Long-term followers of the SAFETY Erasmus+ project, but also of any simulation based educatioon channel, will ost probably have heard of the educational and research challenges specific to this field. But have you also heard of the political challenges?

While it is common consensus that students must be educated, the “how” is not so much consensual. Education tends to be a very conservative field, where changes are slow and much debated. Simulation based education has a reputation of being expensive, somehow “elite” and not suitable for masses of learners, and very ressource-intensive in terms of space, personell and material. While some of these claims might have a base in reality, it is only a more global outlook onto education that help put these into the correct perspective. And herein lies a weak spot of simulation based education – the global point of view, or lack thereof. Most of the time, simulation has been advocated among those already convinced, using enthusiasm as a major ressource and postponing economic, workforce and other organisational considerations for later.While this approach is useful in a new and rapidly growing field, simulation based education has reached a certain ripeness and should proceed this stage.

And this is where an initiative comes into play – the Global Network for Simulationo in Healthcare, or GNSH in short. While there are plenty of scientific societies releated to simulation based education out there, this initiative is not a society, it’s more like a think-tank, uniting societies, academia and industry in one forum. The best description has been given in the 2012 London Concordat [1]:

“A global network of organizations, committed to enhancing patient safety, healthcare quality, research and education, by promoting the appropriate use of simulation through collaboration, advocacy and support”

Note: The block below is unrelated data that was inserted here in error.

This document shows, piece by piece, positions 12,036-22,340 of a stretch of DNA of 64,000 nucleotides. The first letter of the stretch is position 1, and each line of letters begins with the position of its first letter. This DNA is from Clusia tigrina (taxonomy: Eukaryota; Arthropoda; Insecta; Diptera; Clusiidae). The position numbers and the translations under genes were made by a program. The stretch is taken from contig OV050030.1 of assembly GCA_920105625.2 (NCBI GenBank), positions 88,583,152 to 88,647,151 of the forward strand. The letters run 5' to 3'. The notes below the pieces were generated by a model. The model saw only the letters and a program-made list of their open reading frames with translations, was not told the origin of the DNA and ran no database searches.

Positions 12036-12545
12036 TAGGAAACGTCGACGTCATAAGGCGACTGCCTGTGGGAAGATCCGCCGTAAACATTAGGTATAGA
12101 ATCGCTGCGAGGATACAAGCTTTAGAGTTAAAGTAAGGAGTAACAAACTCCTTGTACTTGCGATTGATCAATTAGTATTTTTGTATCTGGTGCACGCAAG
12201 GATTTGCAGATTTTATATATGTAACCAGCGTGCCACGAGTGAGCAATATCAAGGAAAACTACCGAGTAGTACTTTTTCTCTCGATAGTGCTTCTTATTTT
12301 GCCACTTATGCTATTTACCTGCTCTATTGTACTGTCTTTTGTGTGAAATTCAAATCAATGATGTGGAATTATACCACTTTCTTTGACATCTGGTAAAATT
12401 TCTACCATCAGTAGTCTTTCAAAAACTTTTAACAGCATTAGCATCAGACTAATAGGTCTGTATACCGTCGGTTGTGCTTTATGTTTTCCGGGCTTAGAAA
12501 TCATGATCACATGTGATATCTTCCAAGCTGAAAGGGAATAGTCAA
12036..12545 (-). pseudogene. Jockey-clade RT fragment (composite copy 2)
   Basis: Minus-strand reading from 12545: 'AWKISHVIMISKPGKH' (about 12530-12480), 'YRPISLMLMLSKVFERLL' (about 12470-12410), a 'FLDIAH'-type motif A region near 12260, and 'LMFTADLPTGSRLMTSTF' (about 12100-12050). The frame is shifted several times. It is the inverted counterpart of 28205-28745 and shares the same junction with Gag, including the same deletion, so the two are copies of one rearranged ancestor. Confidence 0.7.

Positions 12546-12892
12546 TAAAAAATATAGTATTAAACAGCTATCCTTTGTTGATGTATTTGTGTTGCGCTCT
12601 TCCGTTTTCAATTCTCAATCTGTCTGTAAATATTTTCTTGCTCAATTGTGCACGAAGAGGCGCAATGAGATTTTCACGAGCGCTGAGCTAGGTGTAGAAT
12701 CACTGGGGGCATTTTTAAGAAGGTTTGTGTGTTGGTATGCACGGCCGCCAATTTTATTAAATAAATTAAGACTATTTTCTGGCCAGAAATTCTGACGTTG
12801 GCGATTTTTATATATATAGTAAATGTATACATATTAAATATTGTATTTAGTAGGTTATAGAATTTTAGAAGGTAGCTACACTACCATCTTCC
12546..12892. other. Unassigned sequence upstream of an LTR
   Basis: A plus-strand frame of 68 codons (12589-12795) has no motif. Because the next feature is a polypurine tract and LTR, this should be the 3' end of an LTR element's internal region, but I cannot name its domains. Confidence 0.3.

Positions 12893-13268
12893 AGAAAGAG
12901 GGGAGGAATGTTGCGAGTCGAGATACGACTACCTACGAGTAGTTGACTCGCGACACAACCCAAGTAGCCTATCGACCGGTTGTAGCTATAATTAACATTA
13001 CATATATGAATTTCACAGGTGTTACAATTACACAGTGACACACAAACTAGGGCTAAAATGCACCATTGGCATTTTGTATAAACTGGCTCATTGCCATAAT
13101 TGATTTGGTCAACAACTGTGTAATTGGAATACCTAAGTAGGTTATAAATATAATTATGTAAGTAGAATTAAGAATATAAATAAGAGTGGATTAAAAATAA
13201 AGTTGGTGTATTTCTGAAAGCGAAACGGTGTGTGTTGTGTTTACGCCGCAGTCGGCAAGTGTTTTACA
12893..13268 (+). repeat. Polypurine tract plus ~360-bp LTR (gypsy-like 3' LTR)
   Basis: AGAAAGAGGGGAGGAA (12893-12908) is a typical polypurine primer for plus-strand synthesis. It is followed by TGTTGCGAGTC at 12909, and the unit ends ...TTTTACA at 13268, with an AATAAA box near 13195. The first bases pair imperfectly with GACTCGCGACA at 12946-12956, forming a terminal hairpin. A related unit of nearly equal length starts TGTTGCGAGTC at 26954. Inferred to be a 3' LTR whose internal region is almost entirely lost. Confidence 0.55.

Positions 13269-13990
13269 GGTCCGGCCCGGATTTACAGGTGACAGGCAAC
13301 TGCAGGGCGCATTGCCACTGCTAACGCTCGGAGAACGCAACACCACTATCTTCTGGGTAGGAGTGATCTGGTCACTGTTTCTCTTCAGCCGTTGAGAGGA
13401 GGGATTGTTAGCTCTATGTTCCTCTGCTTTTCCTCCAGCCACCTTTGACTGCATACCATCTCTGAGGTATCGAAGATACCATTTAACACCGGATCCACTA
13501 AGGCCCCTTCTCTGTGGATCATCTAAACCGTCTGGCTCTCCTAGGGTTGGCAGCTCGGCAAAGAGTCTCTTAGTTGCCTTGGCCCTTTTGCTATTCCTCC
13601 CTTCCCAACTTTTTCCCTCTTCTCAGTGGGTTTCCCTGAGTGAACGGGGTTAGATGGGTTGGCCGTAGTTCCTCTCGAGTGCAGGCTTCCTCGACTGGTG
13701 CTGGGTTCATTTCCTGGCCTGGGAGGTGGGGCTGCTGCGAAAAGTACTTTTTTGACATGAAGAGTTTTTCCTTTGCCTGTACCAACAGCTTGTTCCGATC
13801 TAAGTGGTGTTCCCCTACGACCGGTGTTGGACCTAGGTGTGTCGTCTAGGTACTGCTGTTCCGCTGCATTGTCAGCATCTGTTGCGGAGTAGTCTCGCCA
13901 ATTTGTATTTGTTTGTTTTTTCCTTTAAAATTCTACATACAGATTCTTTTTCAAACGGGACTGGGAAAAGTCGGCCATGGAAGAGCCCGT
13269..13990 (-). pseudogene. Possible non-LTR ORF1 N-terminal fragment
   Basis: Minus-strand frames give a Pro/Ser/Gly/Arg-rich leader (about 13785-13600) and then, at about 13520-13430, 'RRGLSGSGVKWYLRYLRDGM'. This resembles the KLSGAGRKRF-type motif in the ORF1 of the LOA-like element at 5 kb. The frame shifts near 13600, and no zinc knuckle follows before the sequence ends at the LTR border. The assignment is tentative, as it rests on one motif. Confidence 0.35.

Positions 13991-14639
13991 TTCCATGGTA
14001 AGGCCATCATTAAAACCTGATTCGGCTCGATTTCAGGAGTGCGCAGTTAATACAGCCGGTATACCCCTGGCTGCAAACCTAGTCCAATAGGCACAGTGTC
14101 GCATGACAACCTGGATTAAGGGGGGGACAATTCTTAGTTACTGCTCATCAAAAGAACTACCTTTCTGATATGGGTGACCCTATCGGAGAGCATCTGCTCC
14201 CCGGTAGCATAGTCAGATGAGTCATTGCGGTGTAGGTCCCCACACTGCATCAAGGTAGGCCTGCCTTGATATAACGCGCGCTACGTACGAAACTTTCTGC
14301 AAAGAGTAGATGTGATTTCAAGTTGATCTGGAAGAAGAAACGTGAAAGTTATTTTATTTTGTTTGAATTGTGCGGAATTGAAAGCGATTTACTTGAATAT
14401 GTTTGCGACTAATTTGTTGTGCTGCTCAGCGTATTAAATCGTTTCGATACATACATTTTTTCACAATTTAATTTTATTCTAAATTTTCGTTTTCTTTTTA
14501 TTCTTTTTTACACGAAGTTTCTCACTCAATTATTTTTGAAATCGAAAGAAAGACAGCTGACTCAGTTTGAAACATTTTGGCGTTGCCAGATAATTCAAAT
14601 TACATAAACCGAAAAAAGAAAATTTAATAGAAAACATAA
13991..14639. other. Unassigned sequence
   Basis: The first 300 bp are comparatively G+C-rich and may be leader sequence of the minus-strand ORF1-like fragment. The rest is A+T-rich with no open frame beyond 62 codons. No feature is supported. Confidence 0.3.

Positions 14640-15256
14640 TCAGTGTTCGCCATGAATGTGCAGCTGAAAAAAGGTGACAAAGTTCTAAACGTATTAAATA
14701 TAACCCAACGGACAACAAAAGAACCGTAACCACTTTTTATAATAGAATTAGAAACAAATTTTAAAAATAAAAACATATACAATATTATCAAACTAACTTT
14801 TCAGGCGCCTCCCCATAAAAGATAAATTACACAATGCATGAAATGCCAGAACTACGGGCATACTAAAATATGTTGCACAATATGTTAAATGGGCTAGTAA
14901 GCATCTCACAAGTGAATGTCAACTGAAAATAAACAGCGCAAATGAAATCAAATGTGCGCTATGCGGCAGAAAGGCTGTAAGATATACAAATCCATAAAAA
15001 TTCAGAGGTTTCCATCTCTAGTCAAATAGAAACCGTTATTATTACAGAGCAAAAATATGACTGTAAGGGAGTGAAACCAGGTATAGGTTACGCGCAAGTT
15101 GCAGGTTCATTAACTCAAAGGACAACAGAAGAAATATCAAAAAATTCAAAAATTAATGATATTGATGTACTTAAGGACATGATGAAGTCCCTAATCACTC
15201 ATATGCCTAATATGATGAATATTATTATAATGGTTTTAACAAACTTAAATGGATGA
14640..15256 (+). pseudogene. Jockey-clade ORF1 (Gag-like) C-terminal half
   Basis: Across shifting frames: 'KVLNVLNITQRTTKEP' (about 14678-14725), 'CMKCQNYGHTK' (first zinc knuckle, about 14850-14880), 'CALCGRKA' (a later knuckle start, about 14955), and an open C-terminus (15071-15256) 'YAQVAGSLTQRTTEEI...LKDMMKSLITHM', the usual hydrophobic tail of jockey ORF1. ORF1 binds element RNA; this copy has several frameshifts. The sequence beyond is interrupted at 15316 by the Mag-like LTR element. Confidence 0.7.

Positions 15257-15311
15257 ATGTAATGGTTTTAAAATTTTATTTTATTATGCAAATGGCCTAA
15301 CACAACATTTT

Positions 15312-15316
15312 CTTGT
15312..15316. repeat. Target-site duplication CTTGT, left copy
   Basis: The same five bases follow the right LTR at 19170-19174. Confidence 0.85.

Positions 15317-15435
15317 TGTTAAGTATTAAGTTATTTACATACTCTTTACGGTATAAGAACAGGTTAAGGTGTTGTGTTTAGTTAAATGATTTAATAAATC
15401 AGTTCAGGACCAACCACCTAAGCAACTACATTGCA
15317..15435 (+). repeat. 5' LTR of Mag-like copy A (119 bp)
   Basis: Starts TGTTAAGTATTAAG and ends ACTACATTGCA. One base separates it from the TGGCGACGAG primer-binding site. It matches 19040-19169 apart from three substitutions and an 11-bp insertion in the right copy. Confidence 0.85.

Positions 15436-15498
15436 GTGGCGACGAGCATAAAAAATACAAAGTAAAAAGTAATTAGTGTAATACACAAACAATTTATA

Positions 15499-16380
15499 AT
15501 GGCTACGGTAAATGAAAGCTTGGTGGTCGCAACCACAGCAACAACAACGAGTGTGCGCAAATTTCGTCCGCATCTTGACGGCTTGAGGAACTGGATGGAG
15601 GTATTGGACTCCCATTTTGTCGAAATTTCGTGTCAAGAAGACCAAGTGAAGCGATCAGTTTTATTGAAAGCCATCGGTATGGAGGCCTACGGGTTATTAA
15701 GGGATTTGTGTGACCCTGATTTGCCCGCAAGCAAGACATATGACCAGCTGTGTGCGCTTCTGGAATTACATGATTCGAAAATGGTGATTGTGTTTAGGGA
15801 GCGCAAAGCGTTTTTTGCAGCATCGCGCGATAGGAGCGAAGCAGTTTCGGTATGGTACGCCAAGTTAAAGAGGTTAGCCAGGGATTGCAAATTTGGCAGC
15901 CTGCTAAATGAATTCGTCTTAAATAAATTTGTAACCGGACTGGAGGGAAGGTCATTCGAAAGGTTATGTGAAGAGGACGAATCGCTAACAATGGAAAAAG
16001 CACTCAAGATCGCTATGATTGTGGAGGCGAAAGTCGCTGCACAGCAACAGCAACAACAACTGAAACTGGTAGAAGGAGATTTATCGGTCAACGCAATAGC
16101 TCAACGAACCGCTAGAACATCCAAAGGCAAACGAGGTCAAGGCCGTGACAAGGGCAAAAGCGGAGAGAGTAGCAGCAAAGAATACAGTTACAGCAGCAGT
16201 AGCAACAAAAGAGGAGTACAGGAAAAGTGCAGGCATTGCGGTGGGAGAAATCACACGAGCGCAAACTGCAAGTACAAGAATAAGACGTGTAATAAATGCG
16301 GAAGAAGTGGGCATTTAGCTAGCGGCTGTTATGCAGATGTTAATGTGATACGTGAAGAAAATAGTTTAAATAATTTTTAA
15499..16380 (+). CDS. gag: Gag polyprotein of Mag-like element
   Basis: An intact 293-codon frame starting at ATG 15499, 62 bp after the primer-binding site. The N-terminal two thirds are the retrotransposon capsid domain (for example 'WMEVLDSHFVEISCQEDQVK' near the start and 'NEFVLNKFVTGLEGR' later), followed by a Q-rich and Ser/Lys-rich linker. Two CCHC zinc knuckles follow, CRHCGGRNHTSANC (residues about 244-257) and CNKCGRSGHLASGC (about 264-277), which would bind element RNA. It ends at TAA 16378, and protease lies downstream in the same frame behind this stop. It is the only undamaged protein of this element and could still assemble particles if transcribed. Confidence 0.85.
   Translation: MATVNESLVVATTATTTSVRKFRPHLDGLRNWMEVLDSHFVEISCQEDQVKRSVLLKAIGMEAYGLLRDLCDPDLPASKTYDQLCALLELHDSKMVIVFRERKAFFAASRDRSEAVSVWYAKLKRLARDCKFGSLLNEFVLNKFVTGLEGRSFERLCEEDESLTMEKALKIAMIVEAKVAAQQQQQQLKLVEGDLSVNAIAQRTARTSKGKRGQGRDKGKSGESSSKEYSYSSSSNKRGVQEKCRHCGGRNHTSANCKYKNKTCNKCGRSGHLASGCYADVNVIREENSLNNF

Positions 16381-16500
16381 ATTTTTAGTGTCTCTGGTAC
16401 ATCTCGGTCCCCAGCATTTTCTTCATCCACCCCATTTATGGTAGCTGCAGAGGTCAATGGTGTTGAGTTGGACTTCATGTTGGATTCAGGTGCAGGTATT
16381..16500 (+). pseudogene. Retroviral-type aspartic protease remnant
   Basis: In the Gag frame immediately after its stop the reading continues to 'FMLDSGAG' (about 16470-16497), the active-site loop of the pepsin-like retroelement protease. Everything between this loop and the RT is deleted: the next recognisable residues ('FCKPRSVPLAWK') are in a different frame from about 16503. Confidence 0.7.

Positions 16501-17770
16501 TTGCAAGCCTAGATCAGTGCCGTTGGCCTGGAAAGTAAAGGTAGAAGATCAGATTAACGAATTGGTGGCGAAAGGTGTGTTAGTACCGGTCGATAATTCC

This very short statement captures a spirit that will be necessary in order to advance the field of simulation beyonf the current state, establishing and consolidating its role in healthcare education.

In the same spirit one could look at the findings of the 2023 SSH Research Summit, held as a preconference event to the IMSH 2023 conference. The main theme of this event was that research on and with simulation needs to look at a broader picture in order to integrate experiences from other industries, paint a broader picture and take into consideration all aspects of simulation. Citing the published findings [2]:

“The impact of simulation, whether direct or indirect, needs to be assessed across different levels of training, and larger, more complex contexts need to be taken into account. […] The scope of simulation-related research can be widened from having simulation as the focus of research (research about simulation), to using simulation to investigate other research questions (research with simulation). Simulation-related research can benefit from an improved understanding of structural differences and similarities with other domains.”

Following the COVID-19 pandemic, with its boost in distance and virtual education, a further broadening of the field could be observed, making the necessity for concerted activities even more stringent.

Overall the field of simulation based education in healthcare is at a crucial development point, where many individual and institutional efforts are being focussed and brought together, thus allowing the future development and establishment of simulation in healthcare education.

Written by Marc Lazarovici and the LMU team


  1. https://www.gnsh.org/about/concordate/^
  2. Dieckmann P, Phero JC, Issenberg SB, Kardong-Edgren S, Ostergaard D, Ringsted C. The first Research Consensus Summit of the Society for Simulation in Healthcare: conduction and a synthesis of the results. Simul Healthc. 2011 Aug;6 Suppl:S1-9. doi: 10.1097/SIH.0b013e31822238fc. PMID: 21817856.




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